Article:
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November 5, 2014

Cheat-Sheets for Rhythm

Difficulty: Intermediate

Skills Needed: Ability to read note/rest durations, understanding of ties and dotted notes

Being a composer and improviser, one of the things the founder of MusicTools really wanted was to have a great familiarity with every possible rhythm. He came up with these complete-sheets when he was designing and programming the application, Composer, and ended up using them a lot to practice rhythm.

Nowadays he tends to use the xBeat app instead because deep down it's the same thing yet better since it gives you the rhythms in random order and it tests your accuracy. Another difference is that you don't have to be able to read notes so anybody can play xBeat. Having been made into a game it's also a lot of fun.

The cheat-sheets are more for musicians than enthusiasts but before making a new app we've decided to use the website to offer the rhythms for free. Here you can find links to view and download the rhythm complete-sheets as a PDF for personal use. We'll be posting more sheets soon and we've carefully thought about the best order to present them for the sake of beginning musicians.

Follow us on our Facebook page if you'd like to stay informed of the latest releases. We'll be offering other tutorials, tips, and tricks as well. Now would be a good time to share this with your musician friends and students in order to get in early.

Suzuki teachers can use these sheets to supplement the Twinkle rhythms. Students could roll Dungeons and Dragons dice to choose them. No rhythm will ever surprise your students again after they master these lists. At the end of their lesson they could be rewarded by allowing them to play xBeat.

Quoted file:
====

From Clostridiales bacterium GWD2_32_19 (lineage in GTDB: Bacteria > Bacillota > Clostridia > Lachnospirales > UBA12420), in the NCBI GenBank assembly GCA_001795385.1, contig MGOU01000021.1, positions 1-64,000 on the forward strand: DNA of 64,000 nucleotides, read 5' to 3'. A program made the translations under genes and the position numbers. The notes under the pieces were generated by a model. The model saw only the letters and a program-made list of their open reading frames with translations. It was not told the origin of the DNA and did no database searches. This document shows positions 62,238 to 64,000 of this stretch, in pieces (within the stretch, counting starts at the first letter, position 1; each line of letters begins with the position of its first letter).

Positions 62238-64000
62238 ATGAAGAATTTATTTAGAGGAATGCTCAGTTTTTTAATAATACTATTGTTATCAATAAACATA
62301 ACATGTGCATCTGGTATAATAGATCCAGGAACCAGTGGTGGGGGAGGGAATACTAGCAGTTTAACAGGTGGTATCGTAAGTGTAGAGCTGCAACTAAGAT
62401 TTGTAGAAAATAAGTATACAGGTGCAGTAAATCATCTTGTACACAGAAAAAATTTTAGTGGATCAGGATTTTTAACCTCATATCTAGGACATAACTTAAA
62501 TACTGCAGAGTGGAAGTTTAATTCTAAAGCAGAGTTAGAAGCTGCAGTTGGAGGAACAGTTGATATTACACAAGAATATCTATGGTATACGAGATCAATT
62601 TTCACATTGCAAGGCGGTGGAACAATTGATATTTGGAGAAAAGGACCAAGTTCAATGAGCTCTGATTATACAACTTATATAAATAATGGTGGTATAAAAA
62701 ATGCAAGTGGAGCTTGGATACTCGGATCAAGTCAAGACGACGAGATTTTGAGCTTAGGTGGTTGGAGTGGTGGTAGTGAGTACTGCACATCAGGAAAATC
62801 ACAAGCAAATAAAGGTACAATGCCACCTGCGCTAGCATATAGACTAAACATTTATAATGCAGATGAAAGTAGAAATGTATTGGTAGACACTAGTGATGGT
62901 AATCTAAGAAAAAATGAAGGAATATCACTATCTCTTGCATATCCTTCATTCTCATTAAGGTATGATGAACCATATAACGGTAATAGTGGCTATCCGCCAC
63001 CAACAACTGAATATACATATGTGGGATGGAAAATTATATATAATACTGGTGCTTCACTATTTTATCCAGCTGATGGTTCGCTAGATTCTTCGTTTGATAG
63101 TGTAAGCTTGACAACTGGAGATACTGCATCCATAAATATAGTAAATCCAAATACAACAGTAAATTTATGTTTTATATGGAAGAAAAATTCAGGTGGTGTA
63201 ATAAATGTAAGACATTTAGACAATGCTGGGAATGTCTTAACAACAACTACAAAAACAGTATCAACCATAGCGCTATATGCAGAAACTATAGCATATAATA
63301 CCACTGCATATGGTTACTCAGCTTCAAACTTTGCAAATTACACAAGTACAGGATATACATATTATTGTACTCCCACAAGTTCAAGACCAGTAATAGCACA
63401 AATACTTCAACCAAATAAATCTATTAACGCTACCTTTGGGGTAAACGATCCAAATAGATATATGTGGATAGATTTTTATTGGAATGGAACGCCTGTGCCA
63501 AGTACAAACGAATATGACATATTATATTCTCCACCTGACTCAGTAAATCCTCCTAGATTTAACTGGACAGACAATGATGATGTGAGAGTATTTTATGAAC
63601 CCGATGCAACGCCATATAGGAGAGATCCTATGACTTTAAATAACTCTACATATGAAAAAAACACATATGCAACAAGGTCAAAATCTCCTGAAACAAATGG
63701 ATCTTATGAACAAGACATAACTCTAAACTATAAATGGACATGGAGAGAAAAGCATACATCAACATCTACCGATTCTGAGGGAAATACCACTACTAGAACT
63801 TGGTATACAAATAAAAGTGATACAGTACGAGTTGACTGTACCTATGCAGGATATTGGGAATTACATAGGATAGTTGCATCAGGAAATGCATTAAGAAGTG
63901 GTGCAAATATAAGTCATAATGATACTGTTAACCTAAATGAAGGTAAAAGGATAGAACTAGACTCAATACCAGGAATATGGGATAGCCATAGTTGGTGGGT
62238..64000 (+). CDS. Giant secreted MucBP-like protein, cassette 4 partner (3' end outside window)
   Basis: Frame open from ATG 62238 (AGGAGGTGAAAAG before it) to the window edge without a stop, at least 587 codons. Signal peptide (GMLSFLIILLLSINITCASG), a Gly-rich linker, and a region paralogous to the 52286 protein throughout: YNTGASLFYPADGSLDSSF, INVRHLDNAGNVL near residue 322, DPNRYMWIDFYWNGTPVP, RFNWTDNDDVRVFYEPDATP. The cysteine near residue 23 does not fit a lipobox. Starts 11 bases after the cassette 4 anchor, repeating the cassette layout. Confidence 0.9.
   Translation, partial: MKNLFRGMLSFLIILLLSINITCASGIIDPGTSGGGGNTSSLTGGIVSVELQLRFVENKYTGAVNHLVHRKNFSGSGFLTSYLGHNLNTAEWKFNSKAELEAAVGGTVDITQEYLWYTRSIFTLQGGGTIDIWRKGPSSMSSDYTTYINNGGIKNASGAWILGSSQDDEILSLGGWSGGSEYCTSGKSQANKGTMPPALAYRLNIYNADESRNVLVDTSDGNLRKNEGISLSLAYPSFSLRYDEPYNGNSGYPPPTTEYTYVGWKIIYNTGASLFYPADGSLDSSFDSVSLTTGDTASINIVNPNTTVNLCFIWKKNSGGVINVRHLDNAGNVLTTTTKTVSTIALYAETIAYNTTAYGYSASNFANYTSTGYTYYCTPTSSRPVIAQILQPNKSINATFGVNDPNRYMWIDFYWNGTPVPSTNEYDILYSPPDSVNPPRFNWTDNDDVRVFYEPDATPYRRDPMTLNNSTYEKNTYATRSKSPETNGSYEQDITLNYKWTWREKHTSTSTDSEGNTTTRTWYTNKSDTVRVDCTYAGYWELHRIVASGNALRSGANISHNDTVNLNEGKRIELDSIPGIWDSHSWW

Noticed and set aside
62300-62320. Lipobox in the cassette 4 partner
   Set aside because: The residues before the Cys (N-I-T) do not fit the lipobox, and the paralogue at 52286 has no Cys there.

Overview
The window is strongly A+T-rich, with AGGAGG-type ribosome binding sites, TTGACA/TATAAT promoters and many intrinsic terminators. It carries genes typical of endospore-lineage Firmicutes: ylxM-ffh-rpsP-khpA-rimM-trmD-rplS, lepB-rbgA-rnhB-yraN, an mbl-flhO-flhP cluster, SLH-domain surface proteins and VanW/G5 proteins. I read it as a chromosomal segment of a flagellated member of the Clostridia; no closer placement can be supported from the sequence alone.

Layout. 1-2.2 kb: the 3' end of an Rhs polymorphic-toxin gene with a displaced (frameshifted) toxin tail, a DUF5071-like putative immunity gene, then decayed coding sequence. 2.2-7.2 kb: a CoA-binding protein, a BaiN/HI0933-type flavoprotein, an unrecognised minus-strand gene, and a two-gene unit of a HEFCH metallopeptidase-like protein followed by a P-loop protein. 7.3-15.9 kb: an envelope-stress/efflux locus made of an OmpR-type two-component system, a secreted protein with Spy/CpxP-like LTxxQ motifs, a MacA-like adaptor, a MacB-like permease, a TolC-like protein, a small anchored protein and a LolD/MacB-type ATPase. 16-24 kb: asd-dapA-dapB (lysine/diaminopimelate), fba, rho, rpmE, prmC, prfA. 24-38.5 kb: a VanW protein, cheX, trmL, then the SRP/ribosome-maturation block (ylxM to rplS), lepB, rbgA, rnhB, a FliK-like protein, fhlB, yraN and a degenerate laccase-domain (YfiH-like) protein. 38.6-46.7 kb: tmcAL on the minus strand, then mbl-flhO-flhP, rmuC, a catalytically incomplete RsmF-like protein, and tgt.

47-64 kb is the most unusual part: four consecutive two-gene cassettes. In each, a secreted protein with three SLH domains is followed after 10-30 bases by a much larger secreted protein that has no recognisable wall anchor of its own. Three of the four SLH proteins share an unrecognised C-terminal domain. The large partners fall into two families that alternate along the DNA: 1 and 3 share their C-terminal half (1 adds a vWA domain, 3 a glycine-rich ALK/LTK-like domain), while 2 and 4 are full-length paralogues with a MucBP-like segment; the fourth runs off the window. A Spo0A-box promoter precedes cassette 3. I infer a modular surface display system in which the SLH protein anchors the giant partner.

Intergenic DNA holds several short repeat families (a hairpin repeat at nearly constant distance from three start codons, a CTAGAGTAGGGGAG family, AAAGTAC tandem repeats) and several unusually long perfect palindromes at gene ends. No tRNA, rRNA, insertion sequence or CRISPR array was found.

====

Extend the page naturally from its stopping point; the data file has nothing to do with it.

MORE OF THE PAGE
November 10, 2014

An Insight Into Rhythm Possibilities

Here is the newest rhythm cheat-sheet as promised; Quarter Note with 8ths. It may seem trivial but there's something about it that might not be immediately obvious. It's interesting to realize that all longer rhythms can be built simply by combining all of the shorter forms. The point is that you don't have to master a huge number of rhythms if you know the shorter lists.

The first two list are a good example of this. If you want to make the bigger list yourself you combine each rhythm with every other rhythm from the shorter list. You combine certain rhythms twice when the rhythm on the right doesn't have a rest on the first position, and with this case you tie the two rhythms together. In this example the tied notes in the second list are converted into a longer note, often a dotted-note.

To make it a little easier to see how it works with the first two lists, reduce all of the first list's notes by half, looking at it in terms of 16th notes.

November 17, 2014

Speed Vs. Duration

Intermediate musicians and above know that durations of notes are all relative. In other words, if you were to reduce all of the durations by half and play twice as slow the piece would sound identical. Composers might use longer durations with a faster tempo to make the notes easier to read psychologically because when players see a lot of black on the page, caused by shorter durations, it can cause them to panic and play too fast.

Teachers are aware of this point in a student's education where they clarify the fundamental difference between speed and duration, and that shorter doesn't necessarily mean faster. Students begin to learn how to interoperate the tempo of a given piece before they being reading.

New Complete Rhythm Cheat-Sheet with Durations

This complete-sheet may seem a little overkill to some because it's a little fussy. A better and more common solution is to use the staccato marking instead. Staccato is notated using dots just above or below the note head as in the first example. The second and third example show the durations written out but all three would basically sound the same.

rhythm notation staccato rhythm notation duration beams rhythm notation duration flags

In fact, it is correct to use the longer durations, even with percussion instruments which don't sustain. The reason for this is that it is easier to read. The added benefit is that it's usually easier to notate.